Glass Works: Best Practices for Producing Quality Recycled Glass
Effective program funding, advanced sorting technology equipment, proximity to end markets and consumer incentives are helping programs succeed.
The collection of all recyclables at the curb in one bin, called single-stream recycling, has become the practice for most communities. For the most part, these programs present challenges for the recovery of high-quality glass, which can be used in the manufacture of new glass bottles and jars. However, a few community programs are proving successful at producing an end product suitable for making new glass containers and other end markets.
Two programs, one in Seattle, Wash., and the other in Dayton, Ohio, have managed to establish programs that are able to sort through a large quantity of mixed recycled materials while delivering a quality recovered glass product for closed-loop end markets. What are they doing right? Effective program funding, advanced sorting technology equipment, proximity to end markets, and consumer incentives are all helping these programs succeed.
High- and Low-Tech Unite
Since 2009, the city of Seattle has offered single-stream recycling to its residents. The Materials Recovery Facility (MRF), operated by Allied Waste, is leading the way in single-stream processing capabilities. While processing roughly 17,000 tons of glass, cardboard, paper, plastic, aluminum and other metals per month, the facility achieves a diversion rate of 96%.
The MRF is able to accomplish this volume and efficiency by combining high-tech equipment and traditional sorting methods to process the mixed recyclables into the cleanest-possible end products. In addition to the high-tech advances at the MRF, there are still more than 30 sorters on the line separating materials to ensure quality control. Recycling loads go through 2,000 ft of conveyors, belts and screens, and are then separated into nine recyclable commodities. This process results in greater processing and capture efficiency, as well as less residual waste.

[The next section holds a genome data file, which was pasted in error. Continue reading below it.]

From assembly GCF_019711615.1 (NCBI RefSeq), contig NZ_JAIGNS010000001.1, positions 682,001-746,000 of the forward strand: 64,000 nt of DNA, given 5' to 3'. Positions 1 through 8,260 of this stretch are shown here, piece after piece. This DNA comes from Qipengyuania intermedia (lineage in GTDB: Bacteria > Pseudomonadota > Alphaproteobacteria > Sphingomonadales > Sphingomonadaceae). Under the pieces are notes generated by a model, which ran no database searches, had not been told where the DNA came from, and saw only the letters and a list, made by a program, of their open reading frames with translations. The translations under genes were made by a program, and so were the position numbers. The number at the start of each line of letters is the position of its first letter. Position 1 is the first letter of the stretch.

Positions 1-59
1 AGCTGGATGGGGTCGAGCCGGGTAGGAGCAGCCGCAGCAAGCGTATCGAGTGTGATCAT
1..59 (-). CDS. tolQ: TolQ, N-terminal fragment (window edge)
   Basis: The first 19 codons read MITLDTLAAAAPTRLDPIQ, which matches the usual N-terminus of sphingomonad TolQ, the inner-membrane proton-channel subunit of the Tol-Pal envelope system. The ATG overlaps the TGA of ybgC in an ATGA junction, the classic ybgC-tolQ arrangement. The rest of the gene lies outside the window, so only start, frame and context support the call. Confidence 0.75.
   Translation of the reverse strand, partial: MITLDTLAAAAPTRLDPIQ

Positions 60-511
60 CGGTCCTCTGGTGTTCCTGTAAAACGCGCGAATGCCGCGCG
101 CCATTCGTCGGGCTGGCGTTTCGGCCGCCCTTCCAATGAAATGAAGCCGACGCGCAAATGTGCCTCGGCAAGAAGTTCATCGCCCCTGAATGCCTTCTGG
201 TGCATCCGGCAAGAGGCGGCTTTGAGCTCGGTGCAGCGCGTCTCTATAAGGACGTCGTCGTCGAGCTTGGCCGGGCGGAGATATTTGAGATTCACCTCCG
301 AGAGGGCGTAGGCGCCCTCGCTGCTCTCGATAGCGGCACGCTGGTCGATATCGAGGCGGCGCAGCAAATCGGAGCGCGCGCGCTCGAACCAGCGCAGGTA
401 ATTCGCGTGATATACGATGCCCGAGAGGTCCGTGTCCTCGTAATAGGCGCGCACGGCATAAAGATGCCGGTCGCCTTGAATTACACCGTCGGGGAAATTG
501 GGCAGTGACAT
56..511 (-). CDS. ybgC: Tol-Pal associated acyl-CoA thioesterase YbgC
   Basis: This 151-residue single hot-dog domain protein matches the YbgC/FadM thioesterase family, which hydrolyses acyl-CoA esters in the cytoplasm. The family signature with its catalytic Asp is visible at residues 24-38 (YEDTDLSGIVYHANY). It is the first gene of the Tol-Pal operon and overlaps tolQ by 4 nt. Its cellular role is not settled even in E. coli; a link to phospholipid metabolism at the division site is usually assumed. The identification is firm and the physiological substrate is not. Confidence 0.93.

The MRF also uses one of the most advanced glass processing systems in the nation, which includes negative air aspiration technology. This permits the plastic, paper and glass to be in the same waste stream rather than being separated. Through the use of a negative air aspirator and a series of shaker screens, light fraction paper and plastic is separated from the mixed glass, producing clean cullet (furnace-ready recycled glass).
The MRF’s efforts also benefit from a close proximity to end-use manufacturers, saving on transportation costs. For example, the Ardagh Group operates a wine bottle and food jar manufacturing facility that sits within an industrial zone just south of the city.
Public and Private Funding Boost Processing
In Dayton, Rumpke Recycling has successfully used both private and public funding to improve glass sorting and processing. At its local facility, it combined $4 million of private investment with a $500,000 grant from the Ohio Department of Natural Resources to expand its regional glass processing facility. While grant funding for recycling programs has seen reductions across the country due to stressed and shrinking state budgets, available grants greatly increase the likelihood of additional private investments.
The recycled glass resulting from the upgraded Rumpke processing systems is high quality, and the cullet is purchased by nearby glass container and fiberglass companies for use in the production of new products. The facility draws from both commercial and residential single-stream programs, and processes roughly 40,000 tons of recycled glass annually.
The Rumpke system also benefits from a privately owned “buy-back” system, where consumers can bring their recyclable materials, including glass containers, for cash. Rumpke developed and operates this unique program, which reduces unwanted trash and other non-recyclable materials that would otherwise need to be sorted out at its facility. This creates a clean stream for recycled glass that is similar to states that operate beverage container recycling refund programs.
More sharing of effective glass recycling and recovery best practices in local communities will support the improvement of single-stream recycling programs, as well as the technologies to sort mixed recyclables for the highest and best use. Recycled glass—and all recycled materials—will benefit.
For more information, visit www.GPI.org.
Any views or opinions expressed in this column are those of the author and do not represent those of Ceramic Industry, its staff, Editorial Advisory Board or BNP Media.